Frank Schaeffer has been an outspoken critic (to say the least) of the Christian Right since he left the movement many years ago. He found a spiritual home in Orthodoxy, and blogs at “Why I Still Talk to Jesus — In Spite of Everything.” In a recent blog post, he widened his critique of evangelical Christianity in America to include “progressive” Christianity. Here, he takes on the Phyllis Tickles and Diana Butler Basses of the world who see a new era emerging in the western Church — an age that stresses spirituality rather than religion, community rather than institutionalism, inclusiveness and diversity rather than a “bounded set” mentality, and orthopraxis rather than orthodoxy.
He lays his cards on the table right at the outset of his piece:
I don’t think there will be some new age of religion dawning in America anytime soon unless a lot of people change their minds about worship. The dream of progressive Christians whether they call themselves “emergent” or something else will fizzle along with the slowly collapsing evangelical/fundamentalist juggernaut unless the basic mistakes of North American Christianity are addressed.
In summary, he asserts: “The problem with North American Christianity is not the window-dressing– it’s the whole package.”
And the whole package, as far as Schaeffer is concerned, is the liturgy.
- Dispensing with the liturgy, churches have abandoned the primary signpost that forms people into a community.
- Dispensing with the liturgy, churches have lost “something to show up for that was different than the rest of your life, special, set apart.”
- Dispensing with the liturgy, churches have forsaken the unity that comes through shared practice and tradition.
- Dispensing with the liturgy, churches have lost the sense of being “home” — “…the point was you showed up and it was always reassuringly the same. It was to worship what the Manhattan skyline is to born and bred New Yorkers: home.” Instead, Schaeffer asserts, churches have replaced the real New York with a Las Vegas imitation.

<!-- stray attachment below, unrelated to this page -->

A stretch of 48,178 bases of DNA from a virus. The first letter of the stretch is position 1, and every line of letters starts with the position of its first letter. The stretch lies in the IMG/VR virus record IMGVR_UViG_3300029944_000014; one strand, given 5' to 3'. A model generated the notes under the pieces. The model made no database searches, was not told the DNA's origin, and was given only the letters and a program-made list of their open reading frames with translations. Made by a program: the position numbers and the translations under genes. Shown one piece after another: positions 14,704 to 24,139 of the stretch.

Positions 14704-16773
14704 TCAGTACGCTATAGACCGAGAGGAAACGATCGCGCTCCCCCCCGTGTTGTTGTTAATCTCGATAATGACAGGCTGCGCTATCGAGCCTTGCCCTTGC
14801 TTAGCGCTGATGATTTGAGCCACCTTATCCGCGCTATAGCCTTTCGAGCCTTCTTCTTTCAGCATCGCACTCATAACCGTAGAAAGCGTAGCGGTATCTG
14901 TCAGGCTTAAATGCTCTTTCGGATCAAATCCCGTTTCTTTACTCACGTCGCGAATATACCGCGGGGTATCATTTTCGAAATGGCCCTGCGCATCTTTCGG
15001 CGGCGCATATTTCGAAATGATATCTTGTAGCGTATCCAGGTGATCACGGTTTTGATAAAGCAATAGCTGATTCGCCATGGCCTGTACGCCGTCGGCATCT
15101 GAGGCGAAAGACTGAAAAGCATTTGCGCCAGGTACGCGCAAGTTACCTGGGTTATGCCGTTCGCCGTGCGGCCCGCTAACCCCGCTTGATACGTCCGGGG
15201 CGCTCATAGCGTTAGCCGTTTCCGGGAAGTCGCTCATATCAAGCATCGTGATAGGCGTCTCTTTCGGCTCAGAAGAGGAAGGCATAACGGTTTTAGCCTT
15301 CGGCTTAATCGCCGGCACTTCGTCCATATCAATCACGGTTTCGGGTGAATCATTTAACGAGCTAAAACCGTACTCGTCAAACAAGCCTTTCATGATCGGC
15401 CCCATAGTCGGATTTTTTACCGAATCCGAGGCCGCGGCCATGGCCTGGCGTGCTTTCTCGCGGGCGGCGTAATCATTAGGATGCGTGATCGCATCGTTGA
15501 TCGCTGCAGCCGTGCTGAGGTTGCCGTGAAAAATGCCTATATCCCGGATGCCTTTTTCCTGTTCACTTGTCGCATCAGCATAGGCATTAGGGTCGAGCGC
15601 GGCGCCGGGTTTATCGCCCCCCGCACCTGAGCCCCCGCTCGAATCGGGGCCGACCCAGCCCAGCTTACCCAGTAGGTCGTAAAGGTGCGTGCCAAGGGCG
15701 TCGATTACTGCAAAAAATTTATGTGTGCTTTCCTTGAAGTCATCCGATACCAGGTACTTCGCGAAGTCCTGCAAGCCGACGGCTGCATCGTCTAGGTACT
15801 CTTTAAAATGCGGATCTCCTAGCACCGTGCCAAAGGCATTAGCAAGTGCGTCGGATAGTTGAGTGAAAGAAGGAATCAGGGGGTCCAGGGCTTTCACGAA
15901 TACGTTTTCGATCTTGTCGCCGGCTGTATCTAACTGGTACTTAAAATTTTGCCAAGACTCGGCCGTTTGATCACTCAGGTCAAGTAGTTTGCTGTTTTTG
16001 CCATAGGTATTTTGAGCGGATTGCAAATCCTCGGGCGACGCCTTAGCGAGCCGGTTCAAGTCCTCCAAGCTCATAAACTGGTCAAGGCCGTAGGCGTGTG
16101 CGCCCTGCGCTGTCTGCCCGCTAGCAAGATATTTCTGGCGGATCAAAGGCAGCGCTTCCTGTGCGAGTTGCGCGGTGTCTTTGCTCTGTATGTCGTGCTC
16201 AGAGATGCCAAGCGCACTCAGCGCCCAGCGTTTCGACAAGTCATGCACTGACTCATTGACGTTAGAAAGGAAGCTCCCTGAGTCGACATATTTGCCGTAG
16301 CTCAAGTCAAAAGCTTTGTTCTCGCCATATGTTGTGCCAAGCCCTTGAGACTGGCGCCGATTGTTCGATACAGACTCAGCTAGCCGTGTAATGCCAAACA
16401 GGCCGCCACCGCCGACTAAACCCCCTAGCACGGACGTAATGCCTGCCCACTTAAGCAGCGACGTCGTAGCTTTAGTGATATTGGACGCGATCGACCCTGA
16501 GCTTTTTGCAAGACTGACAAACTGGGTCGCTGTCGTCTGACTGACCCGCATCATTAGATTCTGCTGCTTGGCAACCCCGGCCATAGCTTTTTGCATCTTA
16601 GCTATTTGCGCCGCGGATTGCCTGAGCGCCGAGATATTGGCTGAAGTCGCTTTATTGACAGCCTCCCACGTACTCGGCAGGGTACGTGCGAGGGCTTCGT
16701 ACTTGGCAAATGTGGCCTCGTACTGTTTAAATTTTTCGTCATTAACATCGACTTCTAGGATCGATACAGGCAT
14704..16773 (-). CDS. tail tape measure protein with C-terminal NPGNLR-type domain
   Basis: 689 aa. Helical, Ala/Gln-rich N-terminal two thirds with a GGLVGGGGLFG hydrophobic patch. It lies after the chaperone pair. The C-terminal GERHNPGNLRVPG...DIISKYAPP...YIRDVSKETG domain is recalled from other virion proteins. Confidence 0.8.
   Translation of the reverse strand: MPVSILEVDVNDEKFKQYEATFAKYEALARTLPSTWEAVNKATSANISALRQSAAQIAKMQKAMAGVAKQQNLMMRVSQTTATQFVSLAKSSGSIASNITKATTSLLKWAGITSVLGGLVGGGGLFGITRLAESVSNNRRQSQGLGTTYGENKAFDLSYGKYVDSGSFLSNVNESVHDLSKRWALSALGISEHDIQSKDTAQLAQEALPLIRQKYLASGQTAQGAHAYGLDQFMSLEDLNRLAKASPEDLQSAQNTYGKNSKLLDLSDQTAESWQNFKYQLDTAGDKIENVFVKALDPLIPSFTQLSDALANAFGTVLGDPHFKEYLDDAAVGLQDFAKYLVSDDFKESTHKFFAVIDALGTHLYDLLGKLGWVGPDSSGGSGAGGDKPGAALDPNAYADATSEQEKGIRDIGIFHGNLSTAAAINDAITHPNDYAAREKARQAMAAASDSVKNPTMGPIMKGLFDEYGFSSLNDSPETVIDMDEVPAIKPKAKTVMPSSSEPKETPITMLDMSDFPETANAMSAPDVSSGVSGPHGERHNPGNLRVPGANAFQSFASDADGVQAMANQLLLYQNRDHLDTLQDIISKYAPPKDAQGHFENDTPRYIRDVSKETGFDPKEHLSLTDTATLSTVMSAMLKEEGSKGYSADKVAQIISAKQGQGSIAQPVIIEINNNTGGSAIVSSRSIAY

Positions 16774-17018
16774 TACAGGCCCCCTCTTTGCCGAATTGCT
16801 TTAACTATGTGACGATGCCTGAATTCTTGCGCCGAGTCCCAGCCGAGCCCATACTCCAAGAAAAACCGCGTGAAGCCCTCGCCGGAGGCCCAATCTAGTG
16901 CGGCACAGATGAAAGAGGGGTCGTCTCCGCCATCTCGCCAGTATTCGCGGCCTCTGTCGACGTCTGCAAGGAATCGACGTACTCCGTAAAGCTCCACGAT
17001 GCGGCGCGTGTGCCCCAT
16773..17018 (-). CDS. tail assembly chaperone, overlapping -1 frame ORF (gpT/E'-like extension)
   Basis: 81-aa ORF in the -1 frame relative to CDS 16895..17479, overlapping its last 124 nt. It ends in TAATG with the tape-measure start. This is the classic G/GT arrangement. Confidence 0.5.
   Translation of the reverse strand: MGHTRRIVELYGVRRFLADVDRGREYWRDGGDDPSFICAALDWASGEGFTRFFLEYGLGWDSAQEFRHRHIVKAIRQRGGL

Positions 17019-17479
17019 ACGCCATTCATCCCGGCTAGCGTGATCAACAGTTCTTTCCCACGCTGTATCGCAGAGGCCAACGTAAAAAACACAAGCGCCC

It’s no wonder then that a generation of evangelicals and disgruntled fundamentalists wandering away from evangelical communities have zero idea about what to actually “do” in terms of worship and practice when they start up their own churches as a counterpoint to the bad experiences they suffered through in times past. They may think that they are rebelling against the straitjacket of right wing fundamentalist “culture war” Christianity, but in fact they’re just simply continuing it by other means. The sign posts are still gone. They are still in a head game of ideas about God, not in the world of worship of God. Until forward thinking Christians are willing to look back at what’s been lost no one is going to be able to get anywhere past just being another fad.
For Frank Schaeffer, the problem is not primarily doctrinal but practical. No matter what our doctrine may be, if our churches look like the rest of the culture, feel the rest of the culture, speak like the rest of the culture, and act like the rest of the culture, we will not “do” Christianity as it was meant to be done. We create consumerist Christians who are ever after the latest and greatest thing.
- Mystery and open-mindedness in our theology
- Rediscovery of Eucharistic sacramental tradition in our worship
- Seeking out the old, the mystical, and the monastic for spiritual formation
- Abandoning “relevance” and trying to be “modern” and instead reconnecting with our historic traditions of worship
- Practicing NT freedom in being more inclusive and recognizing the ever-expanding trajectory of the Gospel, which welcomes the marginalized — minorities, women, gays, etc. — and allows them to serve and lead in our congregations
Schaeffer critiques us for abandoning the wisdom of tradition to live out the human proclivity for “free-thinking” and autonomy that has been at the root of our civilization since the Enlightenment (and which, by the way, was the original sin). If we abandon this “progressive” mindset, he says, and instead intentionally “build communities around ancient worship practices that would be recognizable to any other Christian in history, we’ll be on to something.”